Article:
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Discussion Starter · #1 ·
Our 2007 RTX has about 65k miles on it. Used as a daily driver (2 -3 days a week) and for towing our travel trailer a few times a year - maybe a dozen trips, only 3 or 4 longer than 60 miles.

Last week, on our second long trip of the year to Michigan, from Northern Indiana, after about 50 miles, the A/T temp light came on. The transmission began to slip and I pulled over to the side of the highway. This had never happened before.

Our trailer is new (March), CAT scale weight is about 4600 lbs when loaded for camping. On this trip, I noticed that the RPMs were pretty low, often, meaning that the tranny had shifted into it's high gears (overdrive?). I figured that would help with the mileage, but anything less than 3000 rpms was pretty good. (our old trailer never pulled that easy and it was lighter) I usually tow between 60-65 mph and usually that means rpms between 2500-3000 on mostly flat Indiana highways.

So, after pulling over, calling our local Honda dealer, they suggested we turn around and try to make it back to the dealership to have everything checked out. I checked for leaks, pulled the tranny dip stick to check the fluid, let it cool, and then tried to get back to the dealer. Drove fine on the way back to the dealer - no temp lights etc. However, I did try to keep the rpms up - around 3000 or so - staying in a lower gear - 3rd or 4th?

Dealer first checked for any codes - none found. They said without any codes, they couldn't really do anything. I suggested that I unhook the trailer, and let them drive the truck. They agreed and did so. Tech came back, said other than a slightly hard shift from 2nd to 3rd, didn't notice any issues with his pretty aggressive test drive. He said they would check the transmission for slipping by checking the rotating speed on each side of the transmission. (not sure I'm explaining it right) Essentially, if both sides are spinning at the same speed, then there is no slippage and the clutches are okay. That test came back within specs.

So, I then suggested that they replace the fluid, since it was obviously burnt - brown and smelled burnt. They agreed, and replaced the fluid - twice to flush out any particles, etc. I was surprised that they didn't suggest doing this in the beginning after they checked the fluids. That was all they could do for us, so we had to decide whether or not to continue on our 300 mile (one way) vacation.

Oddly enough, I had just had the truck in for service about 2 weeks before (oil / filter) and they said it was due to have the rear differential fluid changed - I agreed and they made that change. But, they failed to tell me that the auto transmission fluid was also due for a change at 60k miles. Had they told me, would have had it changed too. My bad for relying on them to point out what needs to be done - but they are always too happy to earn more money when I take it in and always tell me what needs to be done.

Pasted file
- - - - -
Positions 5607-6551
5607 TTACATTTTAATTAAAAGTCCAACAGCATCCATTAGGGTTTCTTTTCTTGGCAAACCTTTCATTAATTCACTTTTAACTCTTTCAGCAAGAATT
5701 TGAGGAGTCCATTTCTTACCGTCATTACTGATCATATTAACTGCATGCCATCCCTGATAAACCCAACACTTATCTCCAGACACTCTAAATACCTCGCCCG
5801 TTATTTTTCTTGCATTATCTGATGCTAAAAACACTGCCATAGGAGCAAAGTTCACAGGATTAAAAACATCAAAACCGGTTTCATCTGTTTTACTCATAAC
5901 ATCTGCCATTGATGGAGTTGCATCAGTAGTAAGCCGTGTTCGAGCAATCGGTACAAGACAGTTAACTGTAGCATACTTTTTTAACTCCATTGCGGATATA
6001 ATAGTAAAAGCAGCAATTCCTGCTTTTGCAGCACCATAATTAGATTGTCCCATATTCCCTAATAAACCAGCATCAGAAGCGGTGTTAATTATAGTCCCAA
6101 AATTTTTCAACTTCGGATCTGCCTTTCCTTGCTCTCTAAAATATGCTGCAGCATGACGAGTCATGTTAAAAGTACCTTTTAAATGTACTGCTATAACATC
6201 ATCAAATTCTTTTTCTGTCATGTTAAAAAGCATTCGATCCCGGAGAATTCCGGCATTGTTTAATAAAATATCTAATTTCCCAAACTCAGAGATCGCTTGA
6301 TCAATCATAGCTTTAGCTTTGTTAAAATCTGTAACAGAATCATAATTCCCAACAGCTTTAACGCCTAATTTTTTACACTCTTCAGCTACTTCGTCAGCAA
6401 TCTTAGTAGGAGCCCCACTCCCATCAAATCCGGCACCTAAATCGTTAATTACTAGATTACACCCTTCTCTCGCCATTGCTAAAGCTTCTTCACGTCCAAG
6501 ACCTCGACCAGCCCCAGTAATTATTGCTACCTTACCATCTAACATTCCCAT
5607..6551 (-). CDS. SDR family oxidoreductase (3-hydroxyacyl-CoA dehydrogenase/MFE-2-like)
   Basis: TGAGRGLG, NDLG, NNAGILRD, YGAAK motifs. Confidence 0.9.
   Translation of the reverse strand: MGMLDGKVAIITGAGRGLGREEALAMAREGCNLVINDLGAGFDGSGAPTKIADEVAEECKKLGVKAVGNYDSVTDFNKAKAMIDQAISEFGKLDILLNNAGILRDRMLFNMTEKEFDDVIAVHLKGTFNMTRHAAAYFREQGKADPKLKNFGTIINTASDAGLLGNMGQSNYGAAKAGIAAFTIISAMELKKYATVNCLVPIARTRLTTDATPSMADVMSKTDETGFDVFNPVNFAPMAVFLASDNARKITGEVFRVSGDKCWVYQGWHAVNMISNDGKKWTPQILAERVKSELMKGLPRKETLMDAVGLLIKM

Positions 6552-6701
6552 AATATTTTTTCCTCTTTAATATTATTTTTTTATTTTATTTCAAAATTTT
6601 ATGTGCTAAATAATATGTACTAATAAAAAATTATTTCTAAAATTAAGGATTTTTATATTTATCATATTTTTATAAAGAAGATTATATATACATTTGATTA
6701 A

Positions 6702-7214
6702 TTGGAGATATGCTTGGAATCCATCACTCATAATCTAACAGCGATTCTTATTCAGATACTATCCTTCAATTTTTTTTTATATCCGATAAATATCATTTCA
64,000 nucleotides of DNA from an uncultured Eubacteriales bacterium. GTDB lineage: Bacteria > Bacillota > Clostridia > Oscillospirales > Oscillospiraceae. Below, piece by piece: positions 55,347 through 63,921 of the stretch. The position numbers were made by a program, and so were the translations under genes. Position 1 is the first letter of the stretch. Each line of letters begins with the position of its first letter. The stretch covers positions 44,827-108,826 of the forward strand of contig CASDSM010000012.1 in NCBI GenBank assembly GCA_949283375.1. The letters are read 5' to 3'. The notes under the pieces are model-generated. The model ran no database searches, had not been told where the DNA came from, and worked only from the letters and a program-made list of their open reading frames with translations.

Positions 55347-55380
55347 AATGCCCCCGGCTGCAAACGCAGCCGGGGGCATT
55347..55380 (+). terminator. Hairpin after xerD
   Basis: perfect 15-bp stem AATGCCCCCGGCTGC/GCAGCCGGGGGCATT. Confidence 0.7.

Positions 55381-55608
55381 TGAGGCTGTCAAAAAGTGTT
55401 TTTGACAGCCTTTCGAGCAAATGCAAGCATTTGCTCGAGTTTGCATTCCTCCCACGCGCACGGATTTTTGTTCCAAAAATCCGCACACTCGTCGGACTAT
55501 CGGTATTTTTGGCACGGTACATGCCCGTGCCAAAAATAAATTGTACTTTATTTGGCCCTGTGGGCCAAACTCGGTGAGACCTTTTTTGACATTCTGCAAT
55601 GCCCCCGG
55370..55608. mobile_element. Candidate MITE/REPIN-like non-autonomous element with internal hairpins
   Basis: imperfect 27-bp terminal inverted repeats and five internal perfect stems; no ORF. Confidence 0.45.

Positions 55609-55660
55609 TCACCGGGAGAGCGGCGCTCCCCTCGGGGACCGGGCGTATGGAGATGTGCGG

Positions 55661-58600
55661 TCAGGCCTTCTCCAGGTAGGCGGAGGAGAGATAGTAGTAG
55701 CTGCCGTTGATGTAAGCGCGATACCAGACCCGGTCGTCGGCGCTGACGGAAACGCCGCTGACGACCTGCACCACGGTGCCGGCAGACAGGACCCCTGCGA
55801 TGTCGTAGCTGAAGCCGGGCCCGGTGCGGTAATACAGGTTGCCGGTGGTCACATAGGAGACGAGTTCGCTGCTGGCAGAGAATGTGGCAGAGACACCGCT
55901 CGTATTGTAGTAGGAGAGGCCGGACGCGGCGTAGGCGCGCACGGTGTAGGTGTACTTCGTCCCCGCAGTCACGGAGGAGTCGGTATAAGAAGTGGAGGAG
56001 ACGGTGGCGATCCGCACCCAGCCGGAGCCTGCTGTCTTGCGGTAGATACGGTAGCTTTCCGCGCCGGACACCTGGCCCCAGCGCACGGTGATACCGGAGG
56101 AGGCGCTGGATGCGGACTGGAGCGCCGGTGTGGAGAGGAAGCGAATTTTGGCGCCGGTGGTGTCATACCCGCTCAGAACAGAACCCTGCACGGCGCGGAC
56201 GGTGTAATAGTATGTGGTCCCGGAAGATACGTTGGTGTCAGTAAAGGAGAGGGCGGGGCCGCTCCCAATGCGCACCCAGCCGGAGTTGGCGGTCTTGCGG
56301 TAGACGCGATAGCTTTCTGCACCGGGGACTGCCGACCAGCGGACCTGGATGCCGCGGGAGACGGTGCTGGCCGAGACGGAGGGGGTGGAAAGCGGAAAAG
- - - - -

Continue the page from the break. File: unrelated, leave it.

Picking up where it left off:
After lots of nervous waiting and discussing, we hit the road. The tech suggested that we check the tranny fluid every gas stop to see if it was still pink. Did so, no change in color and no additional issues during the trip or the trip home last weekend.

Interestingly both the service manager and the service tech said that we should consider a larger truck - a 'real' truck given the trailer we were pulling. I explained that it's within specs, showed them the CAT scale weights for the truck, trailer and combination (all within limits) and they still suggested a 'real' truck. hmmmm I told them that the brochure from 2007 clearly showed the truck pulling a 5000lb trailer and boldly stated - 5000lbs, No Problem. Did that mean anything?

So now I've lost confidence in our Ridgeline. Not sure it's shifting 100% like it use too, or if I'm just overly sensitive having had this issue.

My guess is that since I allowed the truck to shift into it's overdirve (high) gear, and let it do so for a while (too long obviously), it over heated the transmission. I believe, even though I don't completely understand all the technicalities, that keeping the truck in a lower gear (higher rpms) makes the transmission work less and cooler. That would explain the lack of issues for the remainder of the trip and also the lack of problems in our previous trip to the Smoky Mountains in April.